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The New Atlanticism

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posted on Sep, 26 2015 @ 08:37 AM
Richard Sakwa, Professor of Russian and European Politics in the UK, published an interesting paper in May called "The New Atlanticism" Summary: The emergence of the new Atlanticism represents a shift in the meaning of ‘the West’. The traditional pluralism and capaciousness of the concept is now narrowed into a transdemocratic combination of security and normative concerns suggesting the development of new Atlantic security system. The author explores the transformation of NATO as well as the EU into the Atlantic community.

He describes how NATO came into being after World War 2 and how it faced an existential crisis of purpose and tried to justify its own existence since the Cold War with the concept of "burden-sharing" among countries in its alliance leading to expansionism. The paper goes on to talk about the old model of security arrangements which evolved during the Cold War and how they do not meet the challenges of the 21st century citing Ukraine as an example.

I provide a few quotes to give you an idea of what the author talks about. I have provided a link at the bottom of this post if anyone wants to read the full article.

"This meant that the Atlantic system was increasingly unable to reflect critically on the geopolitical and power implications of its own actions, a type of geopolitical nihilism that in the end provoked the Ukraine crisis. From a defensive alliance established to resist the Soviet Union, the new Atlanticism is both more militant in advancing its interests and more culturally aggressive, setting itself up as a model of civilisational achievement. It is unable to accept geopolitical pluralism in Europe, and thus has become an increasingly monistic body"

"Invocations of the American commitment to the defence of Europe take on mantric qualities, obscuring the dynamic whereby that very commitment undermines pan-European security. Any concession, or even understanding, of the Russian position is considered weakness, if not appeasement of the worst order, thus ratcheting up confrontation. The idea of a multipolar world order, advocated loudly by Russia and by China more quietly, is considered anathema to the new atlanticists. This is as much to do with normative issues as it is with power considerations. The ease with which the NATO alliance slipped back into a posture of Cold War confrontation with Russia illustrates the hermetic character of the organisation. The ambient conditions had changed immeasurably, yet the ideational and corporate mentalities of the Cold War endured, now revived to take the lead in the neo-containment strategy."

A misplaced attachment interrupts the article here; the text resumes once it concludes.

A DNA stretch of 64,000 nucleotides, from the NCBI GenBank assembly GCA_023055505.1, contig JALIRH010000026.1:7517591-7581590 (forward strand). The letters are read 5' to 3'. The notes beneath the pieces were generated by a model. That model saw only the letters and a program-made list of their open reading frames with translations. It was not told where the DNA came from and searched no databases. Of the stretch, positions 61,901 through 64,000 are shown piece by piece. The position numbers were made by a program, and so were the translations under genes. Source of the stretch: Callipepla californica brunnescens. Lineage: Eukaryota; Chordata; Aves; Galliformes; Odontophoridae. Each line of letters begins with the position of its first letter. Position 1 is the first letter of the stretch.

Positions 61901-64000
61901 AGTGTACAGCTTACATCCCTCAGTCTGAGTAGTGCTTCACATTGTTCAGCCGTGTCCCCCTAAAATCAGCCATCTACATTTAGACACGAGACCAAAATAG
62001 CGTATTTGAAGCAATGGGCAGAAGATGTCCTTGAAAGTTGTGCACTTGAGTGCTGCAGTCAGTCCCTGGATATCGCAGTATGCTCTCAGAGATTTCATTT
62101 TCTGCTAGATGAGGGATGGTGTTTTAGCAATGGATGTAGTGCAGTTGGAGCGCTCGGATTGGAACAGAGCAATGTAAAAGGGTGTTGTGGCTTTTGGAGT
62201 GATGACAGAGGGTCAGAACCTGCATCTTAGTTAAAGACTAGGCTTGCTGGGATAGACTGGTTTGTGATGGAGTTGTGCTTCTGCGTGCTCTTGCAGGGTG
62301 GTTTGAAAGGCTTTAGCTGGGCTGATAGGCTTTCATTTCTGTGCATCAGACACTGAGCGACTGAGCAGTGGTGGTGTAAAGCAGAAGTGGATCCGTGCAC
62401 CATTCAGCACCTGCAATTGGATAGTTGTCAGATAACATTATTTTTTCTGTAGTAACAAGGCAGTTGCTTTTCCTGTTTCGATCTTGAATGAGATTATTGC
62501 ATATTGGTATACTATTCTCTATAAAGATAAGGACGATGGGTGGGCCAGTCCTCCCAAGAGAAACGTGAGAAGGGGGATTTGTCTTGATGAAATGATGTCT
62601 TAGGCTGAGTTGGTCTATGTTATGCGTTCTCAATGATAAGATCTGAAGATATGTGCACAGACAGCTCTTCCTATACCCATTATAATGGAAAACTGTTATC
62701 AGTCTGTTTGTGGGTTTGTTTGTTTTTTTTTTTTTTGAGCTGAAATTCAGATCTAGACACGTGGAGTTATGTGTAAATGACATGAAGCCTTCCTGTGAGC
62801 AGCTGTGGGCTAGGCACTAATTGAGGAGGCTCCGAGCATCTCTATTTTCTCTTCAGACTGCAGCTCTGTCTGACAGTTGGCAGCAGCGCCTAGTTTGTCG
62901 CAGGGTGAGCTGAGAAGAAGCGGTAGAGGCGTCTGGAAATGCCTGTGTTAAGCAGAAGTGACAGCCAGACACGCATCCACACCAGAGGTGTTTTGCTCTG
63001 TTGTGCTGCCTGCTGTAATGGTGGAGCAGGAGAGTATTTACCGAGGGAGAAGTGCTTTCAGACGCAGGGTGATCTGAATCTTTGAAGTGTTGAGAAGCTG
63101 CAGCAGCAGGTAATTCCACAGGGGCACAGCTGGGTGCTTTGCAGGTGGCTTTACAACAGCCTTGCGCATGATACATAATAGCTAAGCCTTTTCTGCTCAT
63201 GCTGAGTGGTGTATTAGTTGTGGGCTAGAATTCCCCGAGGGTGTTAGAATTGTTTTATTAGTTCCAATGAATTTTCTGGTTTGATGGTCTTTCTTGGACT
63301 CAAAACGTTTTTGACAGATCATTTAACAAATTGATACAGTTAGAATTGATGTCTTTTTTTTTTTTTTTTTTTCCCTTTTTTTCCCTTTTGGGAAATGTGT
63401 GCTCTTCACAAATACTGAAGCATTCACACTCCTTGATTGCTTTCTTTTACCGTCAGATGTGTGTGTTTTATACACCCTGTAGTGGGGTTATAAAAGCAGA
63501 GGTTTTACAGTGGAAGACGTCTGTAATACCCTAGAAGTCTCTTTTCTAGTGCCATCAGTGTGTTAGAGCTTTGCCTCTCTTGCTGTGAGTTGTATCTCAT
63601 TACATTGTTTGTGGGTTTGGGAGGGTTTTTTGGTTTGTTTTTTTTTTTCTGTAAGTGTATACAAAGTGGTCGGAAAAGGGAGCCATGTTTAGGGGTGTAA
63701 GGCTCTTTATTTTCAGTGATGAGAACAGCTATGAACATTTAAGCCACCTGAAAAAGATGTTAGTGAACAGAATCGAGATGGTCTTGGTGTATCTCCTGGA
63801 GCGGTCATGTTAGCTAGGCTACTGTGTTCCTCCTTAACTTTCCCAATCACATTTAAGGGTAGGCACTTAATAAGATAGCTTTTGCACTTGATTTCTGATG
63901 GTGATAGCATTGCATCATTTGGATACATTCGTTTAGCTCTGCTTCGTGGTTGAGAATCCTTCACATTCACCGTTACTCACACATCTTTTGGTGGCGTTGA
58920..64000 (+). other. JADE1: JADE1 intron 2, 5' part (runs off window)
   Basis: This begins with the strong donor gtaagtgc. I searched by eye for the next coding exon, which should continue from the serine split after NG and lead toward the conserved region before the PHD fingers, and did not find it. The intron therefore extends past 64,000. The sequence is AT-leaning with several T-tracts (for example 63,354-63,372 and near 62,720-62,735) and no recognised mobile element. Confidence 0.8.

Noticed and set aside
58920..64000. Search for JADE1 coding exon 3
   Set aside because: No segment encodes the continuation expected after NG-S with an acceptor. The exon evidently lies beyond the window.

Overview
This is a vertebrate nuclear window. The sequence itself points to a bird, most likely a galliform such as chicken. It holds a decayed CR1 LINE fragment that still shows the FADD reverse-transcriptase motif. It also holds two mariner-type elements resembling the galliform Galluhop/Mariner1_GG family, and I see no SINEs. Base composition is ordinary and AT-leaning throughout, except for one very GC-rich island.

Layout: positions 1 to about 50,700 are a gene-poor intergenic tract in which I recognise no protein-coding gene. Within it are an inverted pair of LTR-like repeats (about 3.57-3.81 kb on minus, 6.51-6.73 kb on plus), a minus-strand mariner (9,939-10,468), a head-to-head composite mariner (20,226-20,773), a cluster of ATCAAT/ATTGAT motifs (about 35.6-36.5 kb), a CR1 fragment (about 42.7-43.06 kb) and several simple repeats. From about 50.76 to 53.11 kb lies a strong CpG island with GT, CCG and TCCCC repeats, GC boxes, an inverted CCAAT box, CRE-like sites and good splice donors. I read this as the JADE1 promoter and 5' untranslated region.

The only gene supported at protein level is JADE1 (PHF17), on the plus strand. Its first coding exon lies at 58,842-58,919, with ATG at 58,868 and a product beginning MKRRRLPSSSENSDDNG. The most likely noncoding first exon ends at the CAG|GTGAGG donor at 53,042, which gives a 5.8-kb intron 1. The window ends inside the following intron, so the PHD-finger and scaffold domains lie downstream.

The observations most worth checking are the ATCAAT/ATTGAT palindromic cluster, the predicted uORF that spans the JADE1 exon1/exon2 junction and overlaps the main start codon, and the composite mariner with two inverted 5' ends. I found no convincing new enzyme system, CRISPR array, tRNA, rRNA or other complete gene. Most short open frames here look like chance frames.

"As for the comprehensive character, this is something that has been gaining in intensity in recent years as the foreign and security dimension of the EU has effectively merged with the Atlantic security community. The EU’s Common Foreign and Security Policy (CFSP) since the Treaty of Lisbon (the ‘Reform Treaty’) of 13 December 2007, which came into effect in 2009, is now in substance part of an Atlantic system. Accession countries are now required to align their defence and security policy with that of NATO, resulting in the effective ‘militarisation’ of the EU"

"In keeping with its hermetic and comprehensive character, the new Atlanticism has effectively made security an exclusive public good. If in the past security emerged out of a balance of power or some sort of arrangement where different states engage in diplomacy to manage difference, the new power system guarantees security for its own members and allies (although of course to a different degree for the latter), but increasingly lacks a mechanism to engage in genuine equilateral security relations with others. This is a stance of one-sided geopolitical nihilism, where the very principle of other states having geopolitical interests that do not coincide with those of the Atlantic community is considered an aberration that not only delegitimizes those who assert different interests, but easily leads to the demonization of the leaders and elites who oppose the atlanticist hegemony. Sanctions, media campaigns, and covert operations are all part of the comprehensive attack on outsiders and antagonists."

The MSM is reporting news such as "Russians flying in Syria with transponders off", "Russia, Syria and Iran are working together in Baghdad to co-ordinate Shia militias fighting ISIS, say US intelligence " and "Russia's sole aim is to defend Assad not destroy ISIS". These type of headlines try to give the impression that "hostile alien forces" are at work with ulterior motives that are not for the greater good. I believe this paper not only offers an alternative view of current specific news events in Syria but also evidence of "soft power" at work. Soft power is just one aspect of the multidimensional war effort which I believe exists in current times.

The New Atlanticism

edit on 26-9-2015 by deliberator because: (no reason given)

posted on Sep, 26 2015 @ 08:54 AM
Mr. Sakwa appears to have many publications supporting the various positions of the Russians. In a way, I perceive this as their 'whining' that they are excluded from Atlanticism. It would be interesting if you give more of your personal insights.

..eta... I do, however, get sick and tired of the U.S. thinking "everybody needs to be like us". They don't. However, it pleases me immensely that the U.S., Europe and Canada have such a seemingly strong alliance.